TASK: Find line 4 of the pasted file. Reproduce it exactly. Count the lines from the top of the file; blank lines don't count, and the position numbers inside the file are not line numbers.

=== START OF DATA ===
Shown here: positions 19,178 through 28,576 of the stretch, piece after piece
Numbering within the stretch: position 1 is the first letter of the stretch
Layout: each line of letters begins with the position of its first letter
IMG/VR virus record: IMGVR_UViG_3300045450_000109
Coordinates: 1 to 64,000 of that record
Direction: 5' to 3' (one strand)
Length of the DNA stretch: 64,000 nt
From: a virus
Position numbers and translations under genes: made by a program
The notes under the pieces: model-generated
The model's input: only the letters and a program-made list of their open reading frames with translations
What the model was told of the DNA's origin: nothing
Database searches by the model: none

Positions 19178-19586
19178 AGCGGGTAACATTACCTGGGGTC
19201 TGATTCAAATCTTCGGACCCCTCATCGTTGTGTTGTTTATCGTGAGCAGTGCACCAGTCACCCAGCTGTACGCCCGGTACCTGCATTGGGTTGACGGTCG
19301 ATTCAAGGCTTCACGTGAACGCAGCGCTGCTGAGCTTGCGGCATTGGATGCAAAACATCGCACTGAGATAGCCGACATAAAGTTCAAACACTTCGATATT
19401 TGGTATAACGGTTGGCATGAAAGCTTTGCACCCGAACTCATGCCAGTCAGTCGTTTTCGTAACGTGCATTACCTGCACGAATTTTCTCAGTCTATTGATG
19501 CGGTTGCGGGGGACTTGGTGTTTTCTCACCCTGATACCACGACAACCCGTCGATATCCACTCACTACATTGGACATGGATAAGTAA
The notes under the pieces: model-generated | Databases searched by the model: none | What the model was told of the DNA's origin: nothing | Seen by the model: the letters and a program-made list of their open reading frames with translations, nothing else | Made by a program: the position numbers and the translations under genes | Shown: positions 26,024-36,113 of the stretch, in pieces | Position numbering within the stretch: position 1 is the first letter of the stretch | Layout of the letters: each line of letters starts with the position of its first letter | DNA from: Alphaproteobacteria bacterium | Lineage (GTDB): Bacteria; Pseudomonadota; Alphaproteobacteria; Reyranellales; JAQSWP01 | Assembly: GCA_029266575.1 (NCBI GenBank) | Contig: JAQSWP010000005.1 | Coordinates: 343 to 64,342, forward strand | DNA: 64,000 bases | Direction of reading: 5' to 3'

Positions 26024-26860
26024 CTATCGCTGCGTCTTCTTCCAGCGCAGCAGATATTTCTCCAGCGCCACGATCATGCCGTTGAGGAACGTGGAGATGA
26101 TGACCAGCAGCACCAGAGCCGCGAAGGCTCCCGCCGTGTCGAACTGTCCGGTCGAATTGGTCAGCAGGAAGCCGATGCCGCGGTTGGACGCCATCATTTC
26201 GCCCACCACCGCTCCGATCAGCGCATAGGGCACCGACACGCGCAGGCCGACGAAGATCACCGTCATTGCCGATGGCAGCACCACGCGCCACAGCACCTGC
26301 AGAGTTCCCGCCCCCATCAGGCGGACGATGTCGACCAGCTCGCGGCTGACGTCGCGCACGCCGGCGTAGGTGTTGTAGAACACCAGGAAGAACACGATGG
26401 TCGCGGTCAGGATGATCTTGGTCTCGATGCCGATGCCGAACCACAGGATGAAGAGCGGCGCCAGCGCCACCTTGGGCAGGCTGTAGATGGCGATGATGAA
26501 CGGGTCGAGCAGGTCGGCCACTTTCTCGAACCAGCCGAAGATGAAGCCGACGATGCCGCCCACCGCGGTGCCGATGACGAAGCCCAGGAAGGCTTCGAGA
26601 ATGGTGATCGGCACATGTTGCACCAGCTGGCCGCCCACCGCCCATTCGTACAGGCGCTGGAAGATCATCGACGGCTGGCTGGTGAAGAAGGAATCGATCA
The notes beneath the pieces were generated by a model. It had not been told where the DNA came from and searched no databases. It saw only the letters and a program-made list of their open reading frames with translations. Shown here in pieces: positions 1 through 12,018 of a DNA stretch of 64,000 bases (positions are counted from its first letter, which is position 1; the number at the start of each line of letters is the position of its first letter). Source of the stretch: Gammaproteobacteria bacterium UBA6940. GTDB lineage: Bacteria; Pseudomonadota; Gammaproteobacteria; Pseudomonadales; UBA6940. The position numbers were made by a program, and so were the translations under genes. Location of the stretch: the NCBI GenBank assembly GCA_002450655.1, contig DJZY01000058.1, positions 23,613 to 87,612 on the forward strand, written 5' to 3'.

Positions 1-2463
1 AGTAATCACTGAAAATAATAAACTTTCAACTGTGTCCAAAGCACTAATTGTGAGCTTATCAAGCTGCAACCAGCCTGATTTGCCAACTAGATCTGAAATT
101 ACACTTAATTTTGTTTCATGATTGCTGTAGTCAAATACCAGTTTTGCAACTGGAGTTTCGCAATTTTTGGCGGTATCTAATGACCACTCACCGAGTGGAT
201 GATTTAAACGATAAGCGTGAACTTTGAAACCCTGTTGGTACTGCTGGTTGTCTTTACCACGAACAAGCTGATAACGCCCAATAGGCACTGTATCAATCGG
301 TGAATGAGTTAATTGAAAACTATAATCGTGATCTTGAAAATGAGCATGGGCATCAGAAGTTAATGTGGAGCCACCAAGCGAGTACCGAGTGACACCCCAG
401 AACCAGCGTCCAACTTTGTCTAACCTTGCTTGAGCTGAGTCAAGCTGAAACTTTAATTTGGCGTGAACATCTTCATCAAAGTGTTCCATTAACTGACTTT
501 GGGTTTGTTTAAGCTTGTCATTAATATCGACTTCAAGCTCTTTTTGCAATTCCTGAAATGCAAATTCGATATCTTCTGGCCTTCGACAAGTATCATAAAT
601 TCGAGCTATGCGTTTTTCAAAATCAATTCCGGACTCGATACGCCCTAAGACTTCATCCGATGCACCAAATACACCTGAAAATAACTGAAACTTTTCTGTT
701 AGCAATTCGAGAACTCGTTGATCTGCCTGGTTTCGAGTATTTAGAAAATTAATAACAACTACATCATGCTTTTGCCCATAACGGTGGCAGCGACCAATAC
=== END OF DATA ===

IMG/VR virus record: IMGVR_UViG_3300045450_000109